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IRS makes it easier for Harvey victims to tap 401(k) money for rebuilding

  • Plan participants must complete withdrawals or loans by Jan. 31, 2018.
  • The IRS is easing its rules so people can get their money more quickly.
  • Early withdrawals from a 401(k) come with a 10 percent penalty.

While taking money early from a workplace retirement plan is generally a no-no, victims of Hurricane Harvey now have that option.

The Internal Revenue Service announced Wednesday that 401(k) plans and similar plans may permit participants to take loans against their accounts or make hardship withdrawals if they or family members have been affected by the flooding and destruction from Hurricane Harvey.

This means that even if you live outside the disaster area, you can tap your own 401(k) plan to assist a family member in the affected areas. The normal 10 percent early withdrawal penalty for those under age 59½ (with a few exceptions) will still apply and you'll owe income taxes on the money as well.

People walk down a flooded street as they evacuate their homes after it the area was inundated with flooding from Hurricane Harvey on August 27, 2017 in Houston, Texas.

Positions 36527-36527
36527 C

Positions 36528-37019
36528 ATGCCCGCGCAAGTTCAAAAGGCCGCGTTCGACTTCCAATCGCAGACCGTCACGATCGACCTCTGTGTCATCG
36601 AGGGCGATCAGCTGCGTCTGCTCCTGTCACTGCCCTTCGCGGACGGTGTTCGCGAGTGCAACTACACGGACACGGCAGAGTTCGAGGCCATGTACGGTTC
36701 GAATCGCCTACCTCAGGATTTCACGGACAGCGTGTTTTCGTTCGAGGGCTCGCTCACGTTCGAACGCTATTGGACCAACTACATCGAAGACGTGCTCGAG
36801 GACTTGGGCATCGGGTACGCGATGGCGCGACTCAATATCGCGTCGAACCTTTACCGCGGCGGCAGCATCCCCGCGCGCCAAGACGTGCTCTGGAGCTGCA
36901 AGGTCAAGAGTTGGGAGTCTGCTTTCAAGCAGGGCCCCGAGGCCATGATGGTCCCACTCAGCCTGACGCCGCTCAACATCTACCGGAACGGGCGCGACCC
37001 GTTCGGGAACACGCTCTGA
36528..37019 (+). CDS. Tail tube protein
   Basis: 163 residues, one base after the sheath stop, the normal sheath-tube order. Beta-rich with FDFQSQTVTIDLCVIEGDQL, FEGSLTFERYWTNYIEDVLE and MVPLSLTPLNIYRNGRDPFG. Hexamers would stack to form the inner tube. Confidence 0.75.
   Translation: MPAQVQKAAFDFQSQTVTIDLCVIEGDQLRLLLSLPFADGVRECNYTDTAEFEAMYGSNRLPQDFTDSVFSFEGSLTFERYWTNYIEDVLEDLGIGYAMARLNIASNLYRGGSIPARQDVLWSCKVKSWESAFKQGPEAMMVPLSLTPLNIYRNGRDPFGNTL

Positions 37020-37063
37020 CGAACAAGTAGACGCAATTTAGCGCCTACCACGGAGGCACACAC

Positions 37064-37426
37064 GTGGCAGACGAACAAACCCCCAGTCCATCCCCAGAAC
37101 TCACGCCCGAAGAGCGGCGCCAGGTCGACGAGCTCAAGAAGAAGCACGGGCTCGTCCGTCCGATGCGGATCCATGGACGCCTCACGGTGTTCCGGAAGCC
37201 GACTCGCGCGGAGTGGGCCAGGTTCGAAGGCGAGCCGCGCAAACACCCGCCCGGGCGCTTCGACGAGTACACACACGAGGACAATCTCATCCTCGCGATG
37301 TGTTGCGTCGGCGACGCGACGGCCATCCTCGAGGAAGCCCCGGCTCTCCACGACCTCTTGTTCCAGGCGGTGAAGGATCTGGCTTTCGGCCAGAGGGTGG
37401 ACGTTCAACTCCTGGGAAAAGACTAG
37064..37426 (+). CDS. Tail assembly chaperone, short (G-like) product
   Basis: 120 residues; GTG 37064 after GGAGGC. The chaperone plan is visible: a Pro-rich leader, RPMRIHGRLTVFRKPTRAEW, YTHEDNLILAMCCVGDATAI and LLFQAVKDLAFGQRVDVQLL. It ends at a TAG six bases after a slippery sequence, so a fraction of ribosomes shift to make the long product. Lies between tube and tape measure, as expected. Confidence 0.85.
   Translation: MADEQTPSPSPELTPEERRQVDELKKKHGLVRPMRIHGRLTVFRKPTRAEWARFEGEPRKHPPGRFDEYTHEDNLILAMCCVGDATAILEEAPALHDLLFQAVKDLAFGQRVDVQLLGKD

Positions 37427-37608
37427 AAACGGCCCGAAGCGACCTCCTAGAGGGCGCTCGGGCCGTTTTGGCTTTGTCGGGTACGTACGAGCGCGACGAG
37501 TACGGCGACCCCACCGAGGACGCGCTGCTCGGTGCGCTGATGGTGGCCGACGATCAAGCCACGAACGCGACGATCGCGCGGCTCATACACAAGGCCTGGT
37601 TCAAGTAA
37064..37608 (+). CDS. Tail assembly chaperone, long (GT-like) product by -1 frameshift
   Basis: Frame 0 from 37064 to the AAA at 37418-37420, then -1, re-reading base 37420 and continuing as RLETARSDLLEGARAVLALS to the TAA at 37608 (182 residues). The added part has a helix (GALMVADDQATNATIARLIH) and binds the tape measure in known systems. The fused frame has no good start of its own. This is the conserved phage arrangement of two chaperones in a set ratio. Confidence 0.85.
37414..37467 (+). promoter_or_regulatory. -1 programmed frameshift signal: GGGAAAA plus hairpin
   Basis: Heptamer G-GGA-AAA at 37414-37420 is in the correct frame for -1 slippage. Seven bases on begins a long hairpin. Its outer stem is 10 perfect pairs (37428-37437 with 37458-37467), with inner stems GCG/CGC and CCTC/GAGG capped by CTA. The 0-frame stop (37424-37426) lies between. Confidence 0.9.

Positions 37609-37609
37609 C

Getty Images
People walk down a flooded street as they evacuate their homes after it the area was inundated with flooding from Hurricane Harvey on August 27, 2017 in Houston, Texas.

And typically, hardship distributions also come with a six-month ban on new contributions. The IRS is waiving that. To qualify for relief, the agency says distributions must be made between Aug. 23, 2017, and Jan. 31, 2018.

Loans generally come with no tax implications if they are repaid within five years. However, as with early withdrawals, loans remove money from investments intended to grow and provide income to you in retirement.

"Just make sure you don't have better options before taking money from your 401(k). It's not free money." -Mark McClanahan, managing director, RGT Wealth Advisors

The IRS also said it is relaxing certain administrative rules to let people access their 401(k) funds "with a minimum of red tape."

Tapping that 401(k) plan money can come at a cost, however. Certified Financial Planner Mark McClanahan said that although taking money early from your retirement account is far from ideal, some Harvey victims will find themselves relying on it.

"There are people who are going to have dramatic expenses related to this storm," said McClanahan, a managing director at Dallas-based RGT Wealth Advisors. "Just make sure you don't have better options before taking money from your 401(k). It's not free money."

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